Eklingi 2: plus a great deal of rambling!
I feel as though I’m losing my way a bit with my photography and perhaps it’s time for some changes, before I lose my enthusiasm altogether?
Recently I put some images into a photobook and perhaps that’s the way forward, after all there are thousands of snaps floating towards oblivion on my hard drive that will never see the light of day otherwise.
Then again I have booked exhibition space at the end of August and haven’t a clue what I’m going to present in that show because there’s not much interest in photos of India here in rural Scotland.
Also I look at the work that’s winning top places in national club photography and wonder why I bother. Amazing wildlife, magical cultural locations and stunning landscapes, plus some highly imaginative montage creations. Okay, so I find endless photos of red squirrels, boxing hares and red kites exceptionally boring, and have no interest in asking friends to dress in clown costumes so that I can montage them into a smoking battle scene, but I do like photographing people in their own environment.
I need a new focus though.
Why do we take pictures?
As aids to memory? To capture unique congruences of time and space? To satisfy some aesthetic need to organise chaos into order within a rectangular frame….to make sense of it? To reflect on the human condition?
Then I look at the photos that galleries are exhibiting.
Social history I can understand. Photos taken 60 years ago in the back streets of Glasgow are fascinating and a few even have some kind of aesthetic quality, but so much of what gets wall space has no regard for photography as an art. They do often follow interesting conceptual ideas but the concept is often so very thin and the images are mundane at the very least.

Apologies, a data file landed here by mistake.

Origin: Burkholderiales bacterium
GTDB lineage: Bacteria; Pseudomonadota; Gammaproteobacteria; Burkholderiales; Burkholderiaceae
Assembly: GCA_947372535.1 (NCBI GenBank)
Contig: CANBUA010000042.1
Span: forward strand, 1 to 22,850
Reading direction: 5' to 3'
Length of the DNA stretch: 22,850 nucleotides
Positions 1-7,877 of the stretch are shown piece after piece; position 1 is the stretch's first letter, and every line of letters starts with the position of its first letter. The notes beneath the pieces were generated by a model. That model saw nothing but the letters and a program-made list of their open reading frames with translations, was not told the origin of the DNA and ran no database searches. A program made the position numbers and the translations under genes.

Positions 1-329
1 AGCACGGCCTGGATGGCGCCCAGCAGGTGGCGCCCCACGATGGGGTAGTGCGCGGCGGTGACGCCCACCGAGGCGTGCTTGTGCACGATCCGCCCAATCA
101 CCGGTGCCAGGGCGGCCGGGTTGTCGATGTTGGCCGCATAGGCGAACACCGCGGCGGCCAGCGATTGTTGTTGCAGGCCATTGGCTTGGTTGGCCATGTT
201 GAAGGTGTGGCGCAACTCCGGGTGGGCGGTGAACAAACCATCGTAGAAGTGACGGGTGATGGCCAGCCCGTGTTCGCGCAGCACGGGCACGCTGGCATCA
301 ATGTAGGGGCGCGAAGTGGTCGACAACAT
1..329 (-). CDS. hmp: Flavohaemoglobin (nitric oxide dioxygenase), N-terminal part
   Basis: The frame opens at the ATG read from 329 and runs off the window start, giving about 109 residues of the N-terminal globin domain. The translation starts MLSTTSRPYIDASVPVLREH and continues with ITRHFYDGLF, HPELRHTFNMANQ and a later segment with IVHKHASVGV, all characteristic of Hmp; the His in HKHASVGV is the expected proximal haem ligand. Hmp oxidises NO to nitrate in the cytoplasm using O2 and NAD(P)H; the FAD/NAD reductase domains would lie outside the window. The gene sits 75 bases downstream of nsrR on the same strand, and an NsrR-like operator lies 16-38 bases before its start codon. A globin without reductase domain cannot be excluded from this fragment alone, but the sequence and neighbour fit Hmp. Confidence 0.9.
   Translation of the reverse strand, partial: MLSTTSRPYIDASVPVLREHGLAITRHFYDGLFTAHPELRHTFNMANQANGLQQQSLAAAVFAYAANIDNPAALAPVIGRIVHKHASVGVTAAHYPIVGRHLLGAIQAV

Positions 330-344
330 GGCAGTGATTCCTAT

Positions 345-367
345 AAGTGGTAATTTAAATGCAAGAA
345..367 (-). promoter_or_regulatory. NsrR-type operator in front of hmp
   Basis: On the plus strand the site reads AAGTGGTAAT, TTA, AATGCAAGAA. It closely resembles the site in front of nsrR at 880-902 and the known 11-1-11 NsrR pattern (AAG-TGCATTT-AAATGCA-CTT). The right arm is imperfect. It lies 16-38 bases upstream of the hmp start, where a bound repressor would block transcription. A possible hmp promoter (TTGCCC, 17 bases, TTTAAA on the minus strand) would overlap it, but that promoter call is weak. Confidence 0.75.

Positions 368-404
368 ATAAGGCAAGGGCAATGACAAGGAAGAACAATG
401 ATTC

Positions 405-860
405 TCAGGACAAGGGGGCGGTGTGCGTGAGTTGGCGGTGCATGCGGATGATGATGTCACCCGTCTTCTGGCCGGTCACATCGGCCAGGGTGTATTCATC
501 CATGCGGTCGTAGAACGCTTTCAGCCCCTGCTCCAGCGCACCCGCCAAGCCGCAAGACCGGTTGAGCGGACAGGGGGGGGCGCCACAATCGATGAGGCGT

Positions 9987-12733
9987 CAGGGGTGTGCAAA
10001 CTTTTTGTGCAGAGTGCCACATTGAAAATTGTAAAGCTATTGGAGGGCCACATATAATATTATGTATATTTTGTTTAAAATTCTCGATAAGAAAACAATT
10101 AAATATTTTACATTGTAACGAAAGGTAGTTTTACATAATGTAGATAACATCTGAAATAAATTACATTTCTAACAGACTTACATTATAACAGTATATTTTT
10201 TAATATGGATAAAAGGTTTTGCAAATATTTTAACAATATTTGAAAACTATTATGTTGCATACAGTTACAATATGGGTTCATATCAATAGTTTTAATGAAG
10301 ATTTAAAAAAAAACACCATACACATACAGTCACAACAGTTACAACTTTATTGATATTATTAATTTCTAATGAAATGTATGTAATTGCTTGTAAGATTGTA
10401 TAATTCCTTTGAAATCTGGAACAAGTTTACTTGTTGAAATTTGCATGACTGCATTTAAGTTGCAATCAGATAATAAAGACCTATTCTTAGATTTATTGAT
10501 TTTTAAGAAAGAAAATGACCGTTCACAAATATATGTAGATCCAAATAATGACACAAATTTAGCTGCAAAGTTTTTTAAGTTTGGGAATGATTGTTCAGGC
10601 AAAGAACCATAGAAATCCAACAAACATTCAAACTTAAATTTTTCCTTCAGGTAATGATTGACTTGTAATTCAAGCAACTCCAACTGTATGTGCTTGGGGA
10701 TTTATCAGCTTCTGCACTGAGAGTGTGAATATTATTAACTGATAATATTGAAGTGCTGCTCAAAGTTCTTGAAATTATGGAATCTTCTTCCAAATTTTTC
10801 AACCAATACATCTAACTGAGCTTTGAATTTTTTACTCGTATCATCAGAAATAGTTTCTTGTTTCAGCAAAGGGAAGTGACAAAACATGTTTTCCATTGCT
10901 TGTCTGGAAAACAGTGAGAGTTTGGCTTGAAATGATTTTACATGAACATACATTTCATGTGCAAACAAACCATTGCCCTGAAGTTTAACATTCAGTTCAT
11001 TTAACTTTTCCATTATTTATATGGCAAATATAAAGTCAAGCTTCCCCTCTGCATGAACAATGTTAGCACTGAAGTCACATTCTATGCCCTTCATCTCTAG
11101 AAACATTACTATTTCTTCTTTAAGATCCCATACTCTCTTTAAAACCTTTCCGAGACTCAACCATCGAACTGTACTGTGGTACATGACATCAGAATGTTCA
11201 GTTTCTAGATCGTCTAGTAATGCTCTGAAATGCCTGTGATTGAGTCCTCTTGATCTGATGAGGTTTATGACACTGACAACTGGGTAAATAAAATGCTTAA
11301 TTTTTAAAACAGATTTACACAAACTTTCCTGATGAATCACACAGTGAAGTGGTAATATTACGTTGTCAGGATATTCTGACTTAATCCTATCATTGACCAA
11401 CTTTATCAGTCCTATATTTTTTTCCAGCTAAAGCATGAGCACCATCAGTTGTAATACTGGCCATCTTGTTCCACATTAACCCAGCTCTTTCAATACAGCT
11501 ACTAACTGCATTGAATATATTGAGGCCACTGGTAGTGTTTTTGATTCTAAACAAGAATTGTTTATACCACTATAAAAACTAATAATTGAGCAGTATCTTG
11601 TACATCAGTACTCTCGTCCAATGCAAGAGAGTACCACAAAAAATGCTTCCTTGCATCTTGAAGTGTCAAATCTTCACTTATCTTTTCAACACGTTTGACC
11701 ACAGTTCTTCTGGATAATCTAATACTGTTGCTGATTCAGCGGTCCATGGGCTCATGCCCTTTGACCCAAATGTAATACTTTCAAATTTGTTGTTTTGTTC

I could list the photographers that I admire and though that would be a bit like name dropping I am still strongly influenced by many of them, but it’s vital that I also begin to be aware of my own urges……I was going to say ‘style’ here but that smacks of superficiality.
What gives work coherence?
Subject matter? Mood? Technique? Presentation? Intention?
Okay, okay……enough rambling.
The photebook was a collection of images of people hanging around on street corners, at bus stops and similar locations and was entitled “Waiting”. I think that it has coherence mainly because of the subject matter, the intention and to some extent, the mood. Where it perhaps falls down is in the presentation. There are monochromes and desaturated images as well as a few strongly coloured ones, and the formats vary wildly. Perhaps if I could be more disciplined in the way that I prepare my image making, then those issues might just get sorted.
But I have a problem.
Each picture places upon me it’s own constraints and needs. Some sing out COLOUR, some demand MONOCHROME and most insistently, some require individual compositional structures. Do I want to force the issue with this?
There’s only one way to find out………